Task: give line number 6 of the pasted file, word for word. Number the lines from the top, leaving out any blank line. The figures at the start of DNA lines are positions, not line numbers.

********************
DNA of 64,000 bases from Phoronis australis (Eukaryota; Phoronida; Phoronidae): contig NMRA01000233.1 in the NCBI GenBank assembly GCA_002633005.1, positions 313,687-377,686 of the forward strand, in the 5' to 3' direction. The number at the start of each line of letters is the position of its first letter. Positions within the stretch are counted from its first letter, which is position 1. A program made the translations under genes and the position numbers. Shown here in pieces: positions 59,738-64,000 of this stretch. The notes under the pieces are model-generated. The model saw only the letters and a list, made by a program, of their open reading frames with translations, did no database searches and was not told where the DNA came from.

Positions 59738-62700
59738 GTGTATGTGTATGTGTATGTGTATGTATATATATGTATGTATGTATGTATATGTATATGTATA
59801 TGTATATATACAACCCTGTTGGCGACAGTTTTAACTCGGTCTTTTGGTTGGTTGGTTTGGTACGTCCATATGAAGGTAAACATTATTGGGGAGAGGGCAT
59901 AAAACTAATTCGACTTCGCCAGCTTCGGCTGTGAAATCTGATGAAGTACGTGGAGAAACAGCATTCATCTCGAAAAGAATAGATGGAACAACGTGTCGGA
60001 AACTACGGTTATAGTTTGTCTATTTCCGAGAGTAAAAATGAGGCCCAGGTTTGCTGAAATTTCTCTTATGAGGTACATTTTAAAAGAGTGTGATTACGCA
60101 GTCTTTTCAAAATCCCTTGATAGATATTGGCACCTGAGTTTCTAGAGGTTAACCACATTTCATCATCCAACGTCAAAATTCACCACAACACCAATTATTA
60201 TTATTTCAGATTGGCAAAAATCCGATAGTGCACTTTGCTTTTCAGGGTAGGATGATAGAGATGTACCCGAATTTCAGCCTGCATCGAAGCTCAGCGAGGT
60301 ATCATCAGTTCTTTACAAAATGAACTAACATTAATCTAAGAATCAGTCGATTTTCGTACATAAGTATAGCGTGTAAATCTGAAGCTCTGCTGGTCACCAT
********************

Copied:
60001 AACTACGGTTATAGTTTGTCTATTTCCGAGAGTAAAAATGAGGCCCAGGTTTGCTGAAATTTCTCTTATGAGGTACATTTTAAAAGAGTGTGATTACGCA